Hanley Energy plays crucial part in keeping data centres running

Hanley Energy’s integrated approach to power supply solutions protects data centres across the globe from loss of service

“If a data centre loses connectivity for just three minutes, it can have a devastating effect on a company’s business,” says Dennis Nordon, co-founder of Irish power management specialist Hanley Energy. “Reliability is crucial – not just for Google, Facebook, Amazon and Microsoft, the giants of the data centre world, but for companies that sell data processing and storage capacity to other enterprises.”

Hanley Energy plays a key role in protecting data centres from problems caused by power supply issues. Vast amounts of data – including the photos, videos and business documents we upload every day to ‘the cloud’ – are stored in these centres on reams of servers, running day and night. Any brief power outages, slumps or spikes could do lasting damage to equipment, and to a company’s reputation.

Ireland has become a popular location for data centres, and Hanley Energy first began working with a large data provider in 2012. The company now provides, on average, four megawatts of backup power to data centres every six weeks, having installed 120 and 150 megawatts of UPS (uninterruptible power supply) so far.

“Anyone can supply hardware,” Nordon comments, “but we bring integration expertise. Along with hardware and peripheral equipment, we provide the control layer which tells the system when to switch over to UPS.” As a result, the company has racked up customers across Europe, opening its European headquarters in Frankfurt in 2014, United States headquarters near Washington DC in 2016 and setting up a sales and service office in Stockholm in 2017. A South Africa office will open shortly.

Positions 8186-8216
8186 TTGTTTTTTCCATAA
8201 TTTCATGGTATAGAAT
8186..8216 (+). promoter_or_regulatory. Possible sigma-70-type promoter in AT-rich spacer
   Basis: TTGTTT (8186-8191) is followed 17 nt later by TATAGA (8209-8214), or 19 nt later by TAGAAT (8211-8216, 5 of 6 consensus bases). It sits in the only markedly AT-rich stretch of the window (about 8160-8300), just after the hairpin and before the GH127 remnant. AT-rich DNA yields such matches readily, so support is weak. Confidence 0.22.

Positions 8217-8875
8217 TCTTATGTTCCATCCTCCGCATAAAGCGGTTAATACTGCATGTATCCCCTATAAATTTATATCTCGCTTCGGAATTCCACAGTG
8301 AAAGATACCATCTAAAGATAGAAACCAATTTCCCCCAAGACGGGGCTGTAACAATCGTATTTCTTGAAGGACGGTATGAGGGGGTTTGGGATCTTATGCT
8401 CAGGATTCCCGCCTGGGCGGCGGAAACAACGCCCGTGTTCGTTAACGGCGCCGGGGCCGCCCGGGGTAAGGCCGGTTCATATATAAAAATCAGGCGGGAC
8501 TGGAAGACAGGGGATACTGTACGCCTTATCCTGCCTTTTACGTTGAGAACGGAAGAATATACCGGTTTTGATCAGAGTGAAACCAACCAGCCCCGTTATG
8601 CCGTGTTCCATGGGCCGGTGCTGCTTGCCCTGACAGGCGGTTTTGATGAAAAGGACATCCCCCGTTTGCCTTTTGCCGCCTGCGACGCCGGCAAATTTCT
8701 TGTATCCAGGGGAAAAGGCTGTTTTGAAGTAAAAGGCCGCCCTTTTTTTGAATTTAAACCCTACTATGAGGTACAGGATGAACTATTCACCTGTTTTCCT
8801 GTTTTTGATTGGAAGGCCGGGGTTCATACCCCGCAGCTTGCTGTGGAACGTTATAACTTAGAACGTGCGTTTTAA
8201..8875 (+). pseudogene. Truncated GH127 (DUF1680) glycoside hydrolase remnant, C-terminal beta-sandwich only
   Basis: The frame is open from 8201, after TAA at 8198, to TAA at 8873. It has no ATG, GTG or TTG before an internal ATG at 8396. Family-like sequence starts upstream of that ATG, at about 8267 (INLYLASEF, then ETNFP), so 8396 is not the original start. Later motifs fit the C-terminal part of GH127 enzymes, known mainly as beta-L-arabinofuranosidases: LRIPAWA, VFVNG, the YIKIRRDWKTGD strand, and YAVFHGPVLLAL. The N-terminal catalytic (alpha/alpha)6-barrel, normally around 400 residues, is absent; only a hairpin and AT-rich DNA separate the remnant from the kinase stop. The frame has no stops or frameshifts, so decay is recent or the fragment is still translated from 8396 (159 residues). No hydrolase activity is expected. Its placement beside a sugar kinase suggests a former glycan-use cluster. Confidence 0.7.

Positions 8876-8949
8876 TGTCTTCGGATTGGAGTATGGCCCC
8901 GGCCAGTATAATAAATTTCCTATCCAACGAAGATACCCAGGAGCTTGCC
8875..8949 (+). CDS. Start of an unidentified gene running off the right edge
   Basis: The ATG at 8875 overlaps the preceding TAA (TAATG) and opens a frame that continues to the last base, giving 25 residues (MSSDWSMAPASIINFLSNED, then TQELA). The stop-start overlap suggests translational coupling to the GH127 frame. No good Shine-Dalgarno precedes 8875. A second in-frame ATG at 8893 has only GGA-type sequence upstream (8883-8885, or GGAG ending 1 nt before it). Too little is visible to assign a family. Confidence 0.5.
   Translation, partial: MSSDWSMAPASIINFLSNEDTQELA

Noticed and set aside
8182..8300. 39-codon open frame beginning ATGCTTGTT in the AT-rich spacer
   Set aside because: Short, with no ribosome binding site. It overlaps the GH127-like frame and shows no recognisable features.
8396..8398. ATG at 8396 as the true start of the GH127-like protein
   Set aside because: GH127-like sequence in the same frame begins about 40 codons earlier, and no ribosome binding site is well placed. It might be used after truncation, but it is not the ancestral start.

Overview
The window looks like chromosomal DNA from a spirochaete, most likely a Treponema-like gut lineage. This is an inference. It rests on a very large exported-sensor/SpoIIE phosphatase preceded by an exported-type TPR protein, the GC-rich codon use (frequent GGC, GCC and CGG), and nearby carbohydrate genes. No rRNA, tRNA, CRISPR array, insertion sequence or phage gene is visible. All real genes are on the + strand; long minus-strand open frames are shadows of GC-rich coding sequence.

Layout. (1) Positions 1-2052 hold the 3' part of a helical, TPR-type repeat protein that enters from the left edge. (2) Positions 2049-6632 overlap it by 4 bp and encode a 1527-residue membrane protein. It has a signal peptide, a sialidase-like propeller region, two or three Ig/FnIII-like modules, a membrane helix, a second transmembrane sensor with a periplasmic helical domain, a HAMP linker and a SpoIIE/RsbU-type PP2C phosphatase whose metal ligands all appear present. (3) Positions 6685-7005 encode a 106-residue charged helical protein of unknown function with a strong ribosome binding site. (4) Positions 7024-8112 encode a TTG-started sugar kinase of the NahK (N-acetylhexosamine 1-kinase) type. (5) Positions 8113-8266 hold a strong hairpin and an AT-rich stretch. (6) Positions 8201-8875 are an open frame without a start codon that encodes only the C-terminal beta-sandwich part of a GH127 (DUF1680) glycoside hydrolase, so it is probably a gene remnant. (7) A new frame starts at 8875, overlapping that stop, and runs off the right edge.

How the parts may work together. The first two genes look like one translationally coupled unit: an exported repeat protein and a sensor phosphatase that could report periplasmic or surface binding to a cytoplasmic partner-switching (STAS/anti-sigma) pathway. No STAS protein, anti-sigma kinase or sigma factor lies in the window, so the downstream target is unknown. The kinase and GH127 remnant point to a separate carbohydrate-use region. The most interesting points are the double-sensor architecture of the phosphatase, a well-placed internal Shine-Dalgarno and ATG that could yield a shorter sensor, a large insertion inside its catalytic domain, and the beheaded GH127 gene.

Hanley’s system monitors power usage and power anomalies, recording and time-stamping outages or equipment failures so that maintenance teams can get to work and ensure the problem doesn’t recur. “While our competitors tend to provide standardised, off-the-shelf products, without customisation or tweaking, we can take anyone’s product and integrate it for the customer to give them what they want,” Nordon explains. “A bespoke service.”

The company is also proud of its speed and flexibility regarding customer service. “We’re constantly coming up with new products, such as an EPMS (event and power management system), designed from the ground up, for one of our larger data centre clients,” says Nordon. This system hooks into all the hardware, monitoring the power situation and giving live updates on a user-friendly interface. If there’s an issue, Hanley Energy has a two-hour call-out promise for many of its customers.

With its strong reputation and good network in the data centre world, Hanley has a growing number of global customers, including Continent 8 Technologies – a company with data centres across Europe, Asia and the Americas. “Hanley Energy’s service as a supplier is invaluable to the data centre environment we operate in,” says Wesley Smith, Head of Global Facilities at Continent 8. “It’s essential that Continent 8 has a knowledgeable, fluid supplier that can react quickly to the critical nature of our business.

“I have consistently found that Hanley Energy are always informed regarding the latest developments in technology and Hanley staff are always on hand to offer the correct solution for our business,” adds Smith.

Dublin, along with London, Frankfurt and Stockholm, is now a key European data centre hub, ensuring the flow of information across the continent – a flow that is set to continue with the further digitisation of home consumer items and cloud storage. Hanley Energy will be there to help keep it running smoothly.

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